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Jim Christley's White Paper
on WW I War Patrols

Reproduced by permission by Jim Christley 12/09/2000
Copyright J. L. Christley
"The US Submarine Force made 155 War Patrols during WWI.  Here is a piece I wrote some time ago."

Monograph #5
US Submarine Warfare in World War I
J.L.Christley
EMCS(SS) USN (ret)

US Submarine Warfare in World War I

When the US entered the war in 1917 our allies had been in the fight for nearly three years. They had for those three years been climbing the learning curve of submarine and anti submarine warfare. We were watching, learning some and not much else. For these three years, our submarine design had gone from the E and F Class which had been started in 1909 and were only now one to two years old through the O and R classes which were authorized and being laid on the ways.

This great advance in submarine technology would not be able to be translated into operational first line submarines able to go to war for the US until late 1918 at the soonest and most likely it would be into the 1920/21 time frame. Thus, the US would have to go to war with what was available. That consisted of the A and B classes now at Manila Bay, the three D-Class which were not ocean going boats, the F-Class and the E-Class which were small but capable of making the crossing (the F-4, of course was not available, having been lost in 1915 off Honolulu), three H-Class were operating off the west coast with the F boats, the K-class whose 8 boats were split between east and west coasts, the L-Class which were just now coming on line and the N-class which were also just being commissioned. The boats in which there were the most experienced crews were the K boats followed by the E and F boats on the west coast so this set was chosen to get up to speed and transit to the advanced base at Punta Delgada, Azores and Queenstown, Ireland to take their place alongside the British boats.

The summer of 1917 was spent in fixing the boats and in training for what we could foresee would be an antisubmarine war. By November we had a flotilla ready to go to the Azores to protect shipping around the islands from the actions of German raiders and submarines.  The K-1, 2, 5, 6, and E-1, constituting SubDiv Four assembled at Newport, Rhode Island for the haul across the Atlantic. All except the E-1 were to make the trip, with that boat following the next month. The four K boats, plus the tender Bushnell sailed from Newport to Provencetown then to Halifax. After fueling and replenishing supplies they set off for Punta Delgada. The crossing was horrible. The storm they hit the second day out scattered the group and it was not until after the 27th that they all assembled again in the Azores.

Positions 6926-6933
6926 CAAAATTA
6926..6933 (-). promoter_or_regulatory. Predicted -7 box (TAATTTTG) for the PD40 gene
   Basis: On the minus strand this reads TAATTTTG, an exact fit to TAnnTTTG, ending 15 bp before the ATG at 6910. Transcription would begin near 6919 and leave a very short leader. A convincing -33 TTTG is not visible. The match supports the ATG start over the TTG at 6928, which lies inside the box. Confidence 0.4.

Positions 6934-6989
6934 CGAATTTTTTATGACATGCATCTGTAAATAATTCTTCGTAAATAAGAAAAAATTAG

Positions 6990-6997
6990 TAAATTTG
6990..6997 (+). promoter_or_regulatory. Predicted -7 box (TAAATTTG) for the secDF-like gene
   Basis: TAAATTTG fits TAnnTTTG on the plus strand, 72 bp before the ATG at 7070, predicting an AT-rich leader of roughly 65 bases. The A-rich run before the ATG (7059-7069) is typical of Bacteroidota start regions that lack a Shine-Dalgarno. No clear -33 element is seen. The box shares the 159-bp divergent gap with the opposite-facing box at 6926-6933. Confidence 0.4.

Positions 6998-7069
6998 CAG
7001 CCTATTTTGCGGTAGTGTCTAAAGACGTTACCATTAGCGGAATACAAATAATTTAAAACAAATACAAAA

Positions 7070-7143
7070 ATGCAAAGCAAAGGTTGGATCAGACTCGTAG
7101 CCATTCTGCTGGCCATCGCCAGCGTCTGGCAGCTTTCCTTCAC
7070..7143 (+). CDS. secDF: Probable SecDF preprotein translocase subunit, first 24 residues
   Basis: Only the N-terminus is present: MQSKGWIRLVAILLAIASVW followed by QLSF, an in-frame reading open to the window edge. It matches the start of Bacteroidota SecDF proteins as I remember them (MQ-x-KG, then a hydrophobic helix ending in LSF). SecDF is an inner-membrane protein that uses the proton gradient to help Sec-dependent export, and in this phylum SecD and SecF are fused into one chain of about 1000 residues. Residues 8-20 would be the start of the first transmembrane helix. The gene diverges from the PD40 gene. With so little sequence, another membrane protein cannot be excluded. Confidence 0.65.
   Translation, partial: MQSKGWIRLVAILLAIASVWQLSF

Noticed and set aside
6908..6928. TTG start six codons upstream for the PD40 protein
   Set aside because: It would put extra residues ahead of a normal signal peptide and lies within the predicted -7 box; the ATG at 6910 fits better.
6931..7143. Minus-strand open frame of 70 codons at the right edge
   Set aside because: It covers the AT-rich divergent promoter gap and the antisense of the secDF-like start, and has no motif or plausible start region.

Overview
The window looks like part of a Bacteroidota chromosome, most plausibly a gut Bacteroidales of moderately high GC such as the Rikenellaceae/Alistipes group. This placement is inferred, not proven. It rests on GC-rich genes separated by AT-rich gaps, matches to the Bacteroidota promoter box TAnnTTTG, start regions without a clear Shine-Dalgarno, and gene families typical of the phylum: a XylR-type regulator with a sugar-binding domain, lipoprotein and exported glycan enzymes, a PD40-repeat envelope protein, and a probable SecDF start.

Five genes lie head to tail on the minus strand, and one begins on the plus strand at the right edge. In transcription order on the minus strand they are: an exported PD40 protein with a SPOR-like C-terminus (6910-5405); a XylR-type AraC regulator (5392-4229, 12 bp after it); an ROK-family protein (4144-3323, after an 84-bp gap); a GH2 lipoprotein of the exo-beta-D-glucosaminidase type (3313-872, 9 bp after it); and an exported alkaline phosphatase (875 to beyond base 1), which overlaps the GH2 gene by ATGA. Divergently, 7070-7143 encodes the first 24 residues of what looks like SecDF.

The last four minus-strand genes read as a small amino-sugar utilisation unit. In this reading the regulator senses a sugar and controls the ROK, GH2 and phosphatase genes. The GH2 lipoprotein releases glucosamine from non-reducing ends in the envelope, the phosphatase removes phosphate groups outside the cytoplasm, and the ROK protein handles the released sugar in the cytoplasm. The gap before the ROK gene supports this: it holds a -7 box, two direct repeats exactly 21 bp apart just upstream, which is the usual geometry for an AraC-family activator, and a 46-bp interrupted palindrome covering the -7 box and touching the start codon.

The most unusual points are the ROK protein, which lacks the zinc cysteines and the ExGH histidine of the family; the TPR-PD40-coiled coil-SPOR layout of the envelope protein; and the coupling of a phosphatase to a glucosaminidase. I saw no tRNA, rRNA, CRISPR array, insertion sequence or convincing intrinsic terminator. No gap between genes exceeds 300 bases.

Instead of snuggling up alongside the tender and getting fuel, supplies, showers and sleep, they found themselves looking at the stern of the Bushnell as she steamed back to the states to convoy another flotilla over to the war zone. The boat crews tried to make them selves at home alongside a breakwater, living in a series of arches that were closed off only on the seaward side. Of course, the sailors, being our forerunners, set tradition by making themselves at home by acquiring as much as they could to close up the shelters and making the best of a poor situation. On the first of November as the K-2 left for her first patrol, the seas rose outside the breakwater and soon the troops were taking green water over the arches and into their caves. It was not nice.

The next trip starting on the 4th of November consisted of the little E-1 and seven L-Class (L-1,2, 3,4,9,10,11) These vessels formed the Fifth Division.  Their trip was even worse than the first trip. The group was split up in a storm two days out. It was so bad that L-9 barely made Boston and many of the others made for Bermuda prior to crossing to Punta Delgada. When they arrived in the Azores they found the other boats barely able to keep things together but making regular patrols in the area of the island and out to 200 miles. This was a big area for the five small boats but they tried to keep up a good duty cycle. They had no support, no spares and no supplies. The commanding officers give great credit to the spirit of the crews as they battled heavy seas and no enemy.

The Fifth Division  after spending a few days in the Azores got underway for Queenstown. As in their transit across the Atlantic, the division slammed head on into a storm. It took eight days to cover the transit through the storm. The L-10 was separated from the remainder of the division and held forth against the storm finally making Queenstown. It was on this transit that L-10 lost a man overboard. GM1 R.A. Leese became the first US submarine causality in a war zone. Lieutenant E. W. F. Childs of the L-2 became the second when he went down with the HMS H-5 also operating out of Bantry Bay.